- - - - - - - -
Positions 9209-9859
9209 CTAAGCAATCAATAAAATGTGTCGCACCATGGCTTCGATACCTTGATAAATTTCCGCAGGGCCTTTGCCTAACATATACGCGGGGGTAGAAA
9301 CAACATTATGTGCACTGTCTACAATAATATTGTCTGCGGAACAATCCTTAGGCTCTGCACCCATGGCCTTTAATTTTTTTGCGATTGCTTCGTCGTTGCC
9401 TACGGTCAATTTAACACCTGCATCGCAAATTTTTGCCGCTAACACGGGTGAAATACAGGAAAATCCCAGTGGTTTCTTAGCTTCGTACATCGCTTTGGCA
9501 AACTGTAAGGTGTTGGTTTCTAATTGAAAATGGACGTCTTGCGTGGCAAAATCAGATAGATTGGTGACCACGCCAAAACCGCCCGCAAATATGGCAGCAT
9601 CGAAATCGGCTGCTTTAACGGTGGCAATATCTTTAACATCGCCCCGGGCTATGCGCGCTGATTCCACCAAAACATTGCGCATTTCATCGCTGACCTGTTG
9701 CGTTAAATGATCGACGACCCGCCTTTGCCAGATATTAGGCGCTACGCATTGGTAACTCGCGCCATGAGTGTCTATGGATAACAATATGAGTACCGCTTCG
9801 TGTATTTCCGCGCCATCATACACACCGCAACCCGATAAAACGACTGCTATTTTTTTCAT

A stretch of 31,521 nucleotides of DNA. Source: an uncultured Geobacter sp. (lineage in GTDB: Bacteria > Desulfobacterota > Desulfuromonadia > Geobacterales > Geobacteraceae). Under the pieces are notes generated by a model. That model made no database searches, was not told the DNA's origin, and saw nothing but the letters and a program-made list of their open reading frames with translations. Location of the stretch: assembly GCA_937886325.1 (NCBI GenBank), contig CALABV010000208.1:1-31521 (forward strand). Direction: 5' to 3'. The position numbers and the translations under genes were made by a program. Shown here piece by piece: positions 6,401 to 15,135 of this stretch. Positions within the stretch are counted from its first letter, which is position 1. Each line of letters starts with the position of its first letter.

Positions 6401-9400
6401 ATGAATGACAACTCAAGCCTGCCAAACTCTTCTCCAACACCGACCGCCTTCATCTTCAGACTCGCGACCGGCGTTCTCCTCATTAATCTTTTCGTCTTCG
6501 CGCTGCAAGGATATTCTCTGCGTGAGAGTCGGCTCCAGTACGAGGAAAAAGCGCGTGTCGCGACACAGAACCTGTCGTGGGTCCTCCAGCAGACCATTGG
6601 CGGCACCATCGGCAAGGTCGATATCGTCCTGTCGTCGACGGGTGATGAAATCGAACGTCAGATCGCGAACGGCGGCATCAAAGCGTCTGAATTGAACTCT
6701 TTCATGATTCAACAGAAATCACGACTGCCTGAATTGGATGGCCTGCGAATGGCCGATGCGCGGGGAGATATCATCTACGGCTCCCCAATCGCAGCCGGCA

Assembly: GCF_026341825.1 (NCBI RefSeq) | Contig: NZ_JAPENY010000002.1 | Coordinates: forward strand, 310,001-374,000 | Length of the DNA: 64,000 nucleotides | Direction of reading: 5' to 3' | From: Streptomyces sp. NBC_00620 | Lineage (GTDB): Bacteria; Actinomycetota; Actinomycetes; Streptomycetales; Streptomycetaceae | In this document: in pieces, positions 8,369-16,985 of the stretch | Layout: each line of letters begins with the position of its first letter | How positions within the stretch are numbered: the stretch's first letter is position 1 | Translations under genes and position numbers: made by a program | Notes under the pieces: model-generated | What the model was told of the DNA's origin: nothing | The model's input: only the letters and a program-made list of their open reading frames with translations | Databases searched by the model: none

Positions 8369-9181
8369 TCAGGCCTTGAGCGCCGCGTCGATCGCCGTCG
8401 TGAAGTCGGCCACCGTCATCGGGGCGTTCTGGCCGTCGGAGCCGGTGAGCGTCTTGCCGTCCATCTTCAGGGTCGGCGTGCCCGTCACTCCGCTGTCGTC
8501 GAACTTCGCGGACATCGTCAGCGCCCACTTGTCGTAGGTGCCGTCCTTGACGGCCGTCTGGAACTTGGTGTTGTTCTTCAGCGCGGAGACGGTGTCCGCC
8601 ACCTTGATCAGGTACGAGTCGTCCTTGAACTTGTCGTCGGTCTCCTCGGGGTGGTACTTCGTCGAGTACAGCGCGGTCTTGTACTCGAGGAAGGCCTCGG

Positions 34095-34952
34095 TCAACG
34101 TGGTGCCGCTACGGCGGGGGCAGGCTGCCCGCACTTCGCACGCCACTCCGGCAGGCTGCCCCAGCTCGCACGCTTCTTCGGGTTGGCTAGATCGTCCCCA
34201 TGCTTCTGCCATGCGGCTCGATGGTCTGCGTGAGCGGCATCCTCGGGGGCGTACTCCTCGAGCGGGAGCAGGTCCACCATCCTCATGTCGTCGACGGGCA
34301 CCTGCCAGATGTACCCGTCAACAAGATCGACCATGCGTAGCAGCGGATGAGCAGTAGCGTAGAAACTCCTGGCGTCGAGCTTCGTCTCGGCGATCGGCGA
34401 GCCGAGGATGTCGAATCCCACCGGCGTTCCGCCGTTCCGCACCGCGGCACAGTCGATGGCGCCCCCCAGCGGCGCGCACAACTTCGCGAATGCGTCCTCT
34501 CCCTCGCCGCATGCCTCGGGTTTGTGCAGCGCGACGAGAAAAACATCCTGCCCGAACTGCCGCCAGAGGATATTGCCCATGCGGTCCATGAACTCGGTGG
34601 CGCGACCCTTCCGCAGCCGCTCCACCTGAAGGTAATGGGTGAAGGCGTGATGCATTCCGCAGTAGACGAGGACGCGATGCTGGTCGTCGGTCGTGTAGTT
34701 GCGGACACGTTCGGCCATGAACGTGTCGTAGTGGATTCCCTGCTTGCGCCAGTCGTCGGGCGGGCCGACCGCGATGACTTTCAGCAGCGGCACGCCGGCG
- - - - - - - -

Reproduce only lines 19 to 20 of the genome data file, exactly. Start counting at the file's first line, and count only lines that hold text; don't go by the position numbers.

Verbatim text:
8501 GAACTTCGCGGACATCGTCAGCGCCCACTTGTCGTAGGTGCCGTCCTTGACGGCCGTCTGGAACTTGGTGTTGTTCTTCAGCGCGGAGACGGTGTCCGCC
8601 ACCTTGATCAGGTACGAGTCGTCCTTGAACTTGTCGTCGGTCTCCTCGGGGTGGTACTTCGTCGAGTACAGCGCGGTCTTGTACTCGAGGAAGGCCTCGG